Thursday, 4 February 2010

IPCC should clear its stand

The news that 55 countries have sent their carbon reduction plans to the United Nations, according to the Copenhagen Accord is a positive sign, as it includes countries that emit more than 70 per cent of the world’s greenhouse gases. But this has been overlooked in the breaking news category, given the travails of the UN Inter-Governmental Panel on Climate Change (IPCC), headed by Rajendra K Pachauri, which has erred in more than one place in its fourth assessment report.

Doubts flared up late last year when V K Raina, a respected glaciologist, in his paper ‘Himalayan Glaciers: A State-of-the-Art Review of Glacial Studies, Glacial Retreat and Climate Change’ said IPCC’s 2035 deadline for the end of the Himalayan glaciers was suspect as it lacked scientific backing. Pachauri dismissed the finding as ‘voodoo science’.

Now the tables have turned, and how. Some of the IPCC’s claims have been exposed as more voodoo than science. The report on vanishing glaciers comes from a World Wildlife Fund report, which in turn based its report on an interview glaciologist Syed Hasnain gave the press. The next was ‘Amazongate’ — the panel’s report that 40 per cent of the rainforest would vanish is also based on a WWF report. It was not peer-reviewed. It is said that the report contains 20 such non-peer reviewed passages. Among them is a report on ice vanishing from mountaintops around the world. It is based on a student dissertation and an article in a mountaineering magazine.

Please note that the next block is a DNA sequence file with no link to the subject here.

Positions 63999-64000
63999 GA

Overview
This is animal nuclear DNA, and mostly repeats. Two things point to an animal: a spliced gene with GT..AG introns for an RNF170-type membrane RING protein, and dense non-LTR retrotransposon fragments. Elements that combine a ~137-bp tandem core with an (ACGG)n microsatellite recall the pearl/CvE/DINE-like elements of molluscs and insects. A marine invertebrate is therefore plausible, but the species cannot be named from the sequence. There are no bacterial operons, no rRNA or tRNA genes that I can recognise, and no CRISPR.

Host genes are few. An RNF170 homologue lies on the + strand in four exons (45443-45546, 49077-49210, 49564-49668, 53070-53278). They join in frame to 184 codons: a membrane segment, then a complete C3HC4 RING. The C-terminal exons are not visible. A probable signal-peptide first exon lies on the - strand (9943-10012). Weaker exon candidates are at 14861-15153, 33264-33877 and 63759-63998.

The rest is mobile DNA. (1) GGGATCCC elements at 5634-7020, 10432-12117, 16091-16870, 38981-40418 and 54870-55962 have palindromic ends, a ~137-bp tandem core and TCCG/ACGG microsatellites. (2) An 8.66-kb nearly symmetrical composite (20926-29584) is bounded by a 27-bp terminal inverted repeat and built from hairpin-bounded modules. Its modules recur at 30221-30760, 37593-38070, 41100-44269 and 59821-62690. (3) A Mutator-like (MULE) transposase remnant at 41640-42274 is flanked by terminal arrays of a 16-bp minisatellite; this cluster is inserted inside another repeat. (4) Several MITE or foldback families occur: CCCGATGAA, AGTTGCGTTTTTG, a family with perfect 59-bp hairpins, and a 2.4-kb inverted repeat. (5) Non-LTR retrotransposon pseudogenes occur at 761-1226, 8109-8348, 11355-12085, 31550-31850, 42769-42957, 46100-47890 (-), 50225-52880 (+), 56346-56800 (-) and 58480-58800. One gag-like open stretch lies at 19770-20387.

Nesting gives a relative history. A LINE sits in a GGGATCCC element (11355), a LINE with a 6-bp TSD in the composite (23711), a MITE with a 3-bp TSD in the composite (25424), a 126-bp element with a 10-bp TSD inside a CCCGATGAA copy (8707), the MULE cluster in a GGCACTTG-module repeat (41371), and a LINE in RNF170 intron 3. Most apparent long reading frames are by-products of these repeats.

The IPCC’s mistakes have allowed the immensely powerful energy lobby and its adherents to claim even more loudly that global warming is a left-wing conspiracy, making it harder to achieve a worldwide consensus on the issue. It is ironic that the IPCC, which was set up to examine the case for global warming, should be undermining it. Though the IPCC chief has refused to review the report, citing time constraints, a proper explanation is needed — especially as the next report is expected only by 2014. Pachauri, however, has limited himself to saying that the glacier report was a mistake. No clarifications have been issued on the other matters. Such an attitude is unlikely to restore public trust in the IPCC, to say the least.

The exposés show that the IPCC should tighten its review procedures. The IPCC — and the world — cannot afford to lose public trust by making mistakes that were entirely avoidable. Otherwise, it would do irreparable harm to efforts to minimise the worst effects of global warming.